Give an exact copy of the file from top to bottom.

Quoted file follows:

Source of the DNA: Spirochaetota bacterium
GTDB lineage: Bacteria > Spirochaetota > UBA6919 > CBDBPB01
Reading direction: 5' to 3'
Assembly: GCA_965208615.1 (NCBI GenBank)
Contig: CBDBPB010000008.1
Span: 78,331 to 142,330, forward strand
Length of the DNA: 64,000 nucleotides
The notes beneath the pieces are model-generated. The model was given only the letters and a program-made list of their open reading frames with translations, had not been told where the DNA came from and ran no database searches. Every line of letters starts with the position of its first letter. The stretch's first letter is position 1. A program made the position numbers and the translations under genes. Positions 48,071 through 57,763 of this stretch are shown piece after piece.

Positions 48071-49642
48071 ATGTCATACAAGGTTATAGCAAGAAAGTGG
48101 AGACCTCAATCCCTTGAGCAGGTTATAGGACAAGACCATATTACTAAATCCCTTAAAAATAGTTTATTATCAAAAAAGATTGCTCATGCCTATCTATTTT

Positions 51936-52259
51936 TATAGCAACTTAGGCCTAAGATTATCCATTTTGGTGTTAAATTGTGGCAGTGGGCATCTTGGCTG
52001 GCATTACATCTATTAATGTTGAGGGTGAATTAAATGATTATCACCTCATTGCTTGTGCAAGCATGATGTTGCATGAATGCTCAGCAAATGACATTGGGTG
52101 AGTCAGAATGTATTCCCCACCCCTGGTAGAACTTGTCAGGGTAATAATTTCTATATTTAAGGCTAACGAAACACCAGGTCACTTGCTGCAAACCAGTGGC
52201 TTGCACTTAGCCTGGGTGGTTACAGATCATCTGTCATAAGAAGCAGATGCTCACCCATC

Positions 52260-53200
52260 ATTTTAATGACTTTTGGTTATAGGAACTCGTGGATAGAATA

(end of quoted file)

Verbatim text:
Source of the DNA: Spirochaetota bacterium
GTDB lineage: Bacteria > Spirochaetota > UBA6919 > CBDBPB01
Reading direction: 5' to 3'
Assembly: GCA_965208615.1 (NCBI GenBank)
Contig: CBDBPB010000008.1
Span: 78,331 to 142,330, forward strand
Length of the DNA: 64,000 nucleotides
The notes beneath the pieces are model-generated. The model was given only the letters and a program-made list of their open reading frames with translations, had not been told where the DNA came from and ran no database searches. Every line of letters starts with the position of its first letter. The stretch's first letter is position 1. A program made the position numbers and the translations under genes. Positions 48,071 through 57,763 of this stretch are shown piece after piece.

Positions 48071-49642
48071 ATGTCATACAAGGTTATAGCAAGAAAGTGG
48101 AGACCTCAATCCCTTGAGCAGGTTATAGGACAAGACCATATTACTAAATCCCTTAAAAATAGTTTATTATCAAAAAAGATTGCTCATGCCTATCTATTTT

Positions 51936-52259
51936 TATAGCAACTTAGGCCTAAGATTATCCATTTTGGTGTTAAATTGTGGCAGTGGGCATCTTGGCTG
52001 GCATTACATCTATTAATGTTGAGGGTGAATTAAATGATTATCACCTCATTGCTTGTGCAAGCATGATGTTGCATGAATGCTCAGCAAATGACATTGGGTG
52101 AGTCAGAATGTATTCCCCACCCCTGGTAGAACTTGTCAGGGTAATAATTTCTATATTTAAGGCTAACGAAACACCAGGTCACTTGCTGCAAACCAGTGGC
52201 TTGCACTTAGCCTGGGTGGTTACAGATCATCTGTCATAAGAAGCAGATGCTCACCCATC

Positions 52260-53200
52260 ATTTTAATGACTTTTGGTTATAGGAACTCGTGGATAGAATA